As a teenager growing up in the mountains of rural northern Virginia, Jerry Payne realized that although animals die all the time, he seldom saw their remains. He wondered, “Where do they all go?” This question was to lead to Jerry’s remarkable study of insect succession in carrion, a landmark study in forensic entomology. Davenport’s film, which grows from his close boyhood friendship with Jerry Payne, traces the growth of Jerry’s passion for learning about nature. As the son of a tenant family on the huge Llangollen estate near Upperville, Jerry was raised with his family’s Appalachian hunting, fishing, trapping, and plant lore. A scholarship he won to college helped him escape the serf-like life of tenants. But he built on his knowledge of nature, getting undergraduate and graduate degrees in biological sciences. He had a career as an agricultural scientist and research entomologist. He and his wife Rose excel in the taxonomy of birds, butterflies, and plants. In their retirement years they try to make daily observations on their 80-acre property and to join weekly with their friend Abbot Francis Michael Stiteler (of The Monastery of the Holy Spirit in Conyers, Georgia) to carry out bird and butterfly watches and to ponder issues their study raises for them. Jerry finds animal skulls and bones and paints and arranges them to create “found art”—his own hands adding to the beauty of objects he finds beautiful in nature.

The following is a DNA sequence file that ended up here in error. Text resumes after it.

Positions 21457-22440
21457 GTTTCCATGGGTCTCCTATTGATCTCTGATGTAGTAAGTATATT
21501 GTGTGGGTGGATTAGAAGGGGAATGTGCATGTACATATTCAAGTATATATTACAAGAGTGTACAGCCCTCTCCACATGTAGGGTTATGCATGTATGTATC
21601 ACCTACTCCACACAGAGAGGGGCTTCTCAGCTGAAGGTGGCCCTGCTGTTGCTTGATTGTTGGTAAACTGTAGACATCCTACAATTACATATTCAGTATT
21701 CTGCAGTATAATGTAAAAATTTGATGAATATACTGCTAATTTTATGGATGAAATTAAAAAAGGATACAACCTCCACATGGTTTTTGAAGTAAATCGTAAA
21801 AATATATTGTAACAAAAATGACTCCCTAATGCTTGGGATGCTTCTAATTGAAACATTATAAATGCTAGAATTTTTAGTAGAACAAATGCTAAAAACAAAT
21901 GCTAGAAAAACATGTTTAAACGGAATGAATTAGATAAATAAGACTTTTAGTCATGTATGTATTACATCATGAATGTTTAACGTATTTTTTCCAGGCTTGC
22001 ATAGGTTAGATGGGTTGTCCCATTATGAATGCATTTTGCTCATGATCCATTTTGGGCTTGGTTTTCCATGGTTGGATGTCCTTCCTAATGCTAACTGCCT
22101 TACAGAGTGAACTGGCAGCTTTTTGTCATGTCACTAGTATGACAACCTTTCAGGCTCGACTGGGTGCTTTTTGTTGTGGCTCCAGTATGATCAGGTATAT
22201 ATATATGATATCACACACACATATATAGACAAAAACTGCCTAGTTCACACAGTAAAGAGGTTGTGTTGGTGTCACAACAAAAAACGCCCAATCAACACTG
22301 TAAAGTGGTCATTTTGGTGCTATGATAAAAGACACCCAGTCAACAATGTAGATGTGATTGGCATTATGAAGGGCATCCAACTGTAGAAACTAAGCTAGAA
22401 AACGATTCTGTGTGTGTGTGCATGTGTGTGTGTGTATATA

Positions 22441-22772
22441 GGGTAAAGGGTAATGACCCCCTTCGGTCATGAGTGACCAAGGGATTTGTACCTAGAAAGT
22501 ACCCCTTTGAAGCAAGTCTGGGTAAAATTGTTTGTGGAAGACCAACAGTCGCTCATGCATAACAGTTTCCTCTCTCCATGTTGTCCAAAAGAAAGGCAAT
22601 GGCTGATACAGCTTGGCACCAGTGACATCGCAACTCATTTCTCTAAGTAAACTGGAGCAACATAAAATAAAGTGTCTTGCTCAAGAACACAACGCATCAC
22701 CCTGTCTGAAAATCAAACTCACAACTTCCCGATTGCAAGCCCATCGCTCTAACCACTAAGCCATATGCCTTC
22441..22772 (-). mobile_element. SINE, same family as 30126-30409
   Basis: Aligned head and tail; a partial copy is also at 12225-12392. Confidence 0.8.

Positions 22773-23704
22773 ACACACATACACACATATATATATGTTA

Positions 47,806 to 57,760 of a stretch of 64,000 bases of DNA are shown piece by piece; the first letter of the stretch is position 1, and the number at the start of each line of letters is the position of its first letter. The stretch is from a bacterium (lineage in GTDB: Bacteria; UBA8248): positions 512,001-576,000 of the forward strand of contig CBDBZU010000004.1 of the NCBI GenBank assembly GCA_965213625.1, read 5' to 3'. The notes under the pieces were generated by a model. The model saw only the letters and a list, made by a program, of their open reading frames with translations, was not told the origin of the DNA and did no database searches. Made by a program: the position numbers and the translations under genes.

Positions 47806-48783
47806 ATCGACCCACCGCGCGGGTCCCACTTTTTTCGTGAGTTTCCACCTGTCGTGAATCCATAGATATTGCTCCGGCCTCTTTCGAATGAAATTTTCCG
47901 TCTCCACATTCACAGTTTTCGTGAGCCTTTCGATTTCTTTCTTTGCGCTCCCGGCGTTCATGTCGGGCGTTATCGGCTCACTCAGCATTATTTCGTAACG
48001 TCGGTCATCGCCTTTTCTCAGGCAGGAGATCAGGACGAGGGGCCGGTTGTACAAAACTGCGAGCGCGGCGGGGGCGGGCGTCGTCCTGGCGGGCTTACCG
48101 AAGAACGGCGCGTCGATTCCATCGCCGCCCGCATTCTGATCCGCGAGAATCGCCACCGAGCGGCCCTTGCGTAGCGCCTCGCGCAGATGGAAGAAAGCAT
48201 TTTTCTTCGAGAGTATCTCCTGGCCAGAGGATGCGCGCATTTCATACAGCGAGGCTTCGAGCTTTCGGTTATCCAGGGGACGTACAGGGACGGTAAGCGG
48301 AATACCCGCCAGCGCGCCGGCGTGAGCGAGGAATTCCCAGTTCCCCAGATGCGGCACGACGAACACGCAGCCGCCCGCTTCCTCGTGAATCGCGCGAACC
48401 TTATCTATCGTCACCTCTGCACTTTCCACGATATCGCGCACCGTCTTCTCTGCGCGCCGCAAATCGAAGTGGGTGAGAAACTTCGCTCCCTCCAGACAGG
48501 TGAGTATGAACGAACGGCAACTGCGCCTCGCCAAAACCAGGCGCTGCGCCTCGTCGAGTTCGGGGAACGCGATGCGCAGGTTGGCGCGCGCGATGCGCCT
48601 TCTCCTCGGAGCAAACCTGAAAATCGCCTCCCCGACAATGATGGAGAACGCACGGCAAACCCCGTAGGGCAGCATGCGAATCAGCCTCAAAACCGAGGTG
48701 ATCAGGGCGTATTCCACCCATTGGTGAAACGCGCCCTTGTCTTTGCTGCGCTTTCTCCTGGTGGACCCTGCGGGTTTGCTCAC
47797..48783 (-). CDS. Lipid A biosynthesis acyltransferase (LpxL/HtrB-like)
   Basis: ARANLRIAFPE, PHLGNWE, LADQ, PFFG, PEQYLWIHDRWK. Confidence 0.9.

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Athens Film Festival